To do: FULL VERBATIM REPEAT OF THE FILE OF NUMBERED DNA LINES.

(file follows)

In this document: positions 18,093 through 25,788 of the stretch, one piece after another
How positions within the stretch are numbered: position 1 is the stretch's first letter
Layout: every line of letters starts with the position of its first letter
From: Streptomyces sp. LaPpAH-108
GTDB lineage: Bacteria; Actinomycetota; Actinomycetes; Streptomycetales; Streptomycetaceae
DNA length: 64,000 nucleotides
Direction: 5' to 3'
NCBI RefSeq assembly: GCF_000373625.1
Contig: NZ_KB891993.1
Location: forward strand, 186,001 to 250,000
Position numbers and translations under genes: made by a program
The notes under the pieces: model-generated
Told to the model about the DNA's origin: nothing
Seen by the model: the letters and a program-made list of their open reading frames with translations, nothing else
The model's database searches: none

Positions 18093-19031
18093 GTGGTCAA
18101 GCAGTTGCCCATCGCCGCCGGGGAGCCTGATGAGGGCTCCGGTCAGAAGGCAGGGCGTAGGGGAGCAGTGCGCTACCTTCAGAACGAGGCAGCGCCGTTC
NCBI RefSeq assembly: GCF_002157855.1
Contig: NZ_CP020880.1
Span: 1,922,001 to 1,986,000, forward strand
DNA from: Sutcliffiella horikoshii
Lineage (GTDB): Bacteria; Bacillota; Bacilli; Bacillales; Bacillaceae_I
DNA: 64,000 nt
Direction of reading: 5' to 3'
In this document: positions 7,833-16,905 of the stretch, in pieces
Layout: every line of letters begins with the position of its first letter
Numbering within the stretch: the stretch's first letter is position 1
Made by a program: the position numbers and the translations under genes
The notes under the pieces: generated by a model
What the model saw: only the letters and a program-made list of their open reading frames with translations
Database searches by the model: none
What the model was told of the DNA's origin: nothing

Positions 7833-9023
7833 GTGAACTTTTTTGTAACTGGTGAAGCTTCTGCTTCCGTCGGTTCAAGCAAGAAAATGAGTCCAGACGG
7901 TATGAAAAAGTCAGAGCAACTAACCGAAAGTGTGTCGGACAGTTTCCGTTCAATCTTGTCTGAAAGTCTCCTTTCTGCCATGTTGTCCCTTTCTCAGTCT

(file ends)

In this document: positions 18,093 through 25,788 of the stretch, one piece after another
How positions within the stretch are numbered: position 1 is the stretch's first letter
Layout: every line of letters starts with the position of its first letter
From: Streptomyces sp. LaPpAH-108
GTDB lineage: Bacteria; Actinomycetota; Actinomycetes; Streptomycetales; Streptomycetaceae
DNA length: 64,000 nucleotides
Direction: 5' to 3'
NCBI RefSeq assembly: GCF_000373625.1
Contig: NZ_KB891993.1
Location: forward strand, 186,001 to 250,000
Position numbers and translations under genes: made by a program
The notes under the pieces: model-generated
Told to the model about the DNA's origin: nothing
Seen by the model: the letters and a program-made list of their open reading frames with translations, nothing else
The model's database searches: none

Positions 18093-19031
18093 GTGGTCAA
18101 GCAGTTGCCCATCGCCGCCGGGGAGCCTGATGAGGGCTCCGGTCAGAAGGCAGGGCGTAGGGGAGCAGTGCGCTACCTTCAGAACGAGGCAGCGCCGTTC
NCBI RefSeq assembly: GCF_002157855.1
Contig: NZ_CP020880.1
Span: 1,922,001 to 1,986,000, forward strand
DNA from: Sutcliffiella horikoshii
Lineage (GTDB): Bacteria; Bacillota; Bacilli; Bacillales; Bacillaceae_I
DNA: 64,000 nt
Direction of reading: 5' to 3'
In this document: positions 7,833-16,905 of the stretch, in pieces
Layout: every line of letters begins with the position of its first letter
Numbering within the stretch: the stretch's first letter is position 1
Made by a program: the position numbers and the translations under genes
The notes under the pieces: generated by a model
What the model saw: only the letters and a program-made list of their open reading frames with translations
Database searches by the model: none
What the model was told of the DNA's origin: nothing

Positions 7833-9023
7833 GTGAACTTTTTTGTAACTGGTGAAGCTTCTGCTTCCGTCGGTTCAAGCAAGAAAATGAGTCCAGACGG
7901 TATGAAAAAGTCAGAGCAACTAACCGAAAGTGTGTCGGACAGTTTCCGTTCAATCTTGTCTGAAAGTCTCCTTTCTGCCATGTTGTCCCTTTCTCAGTCT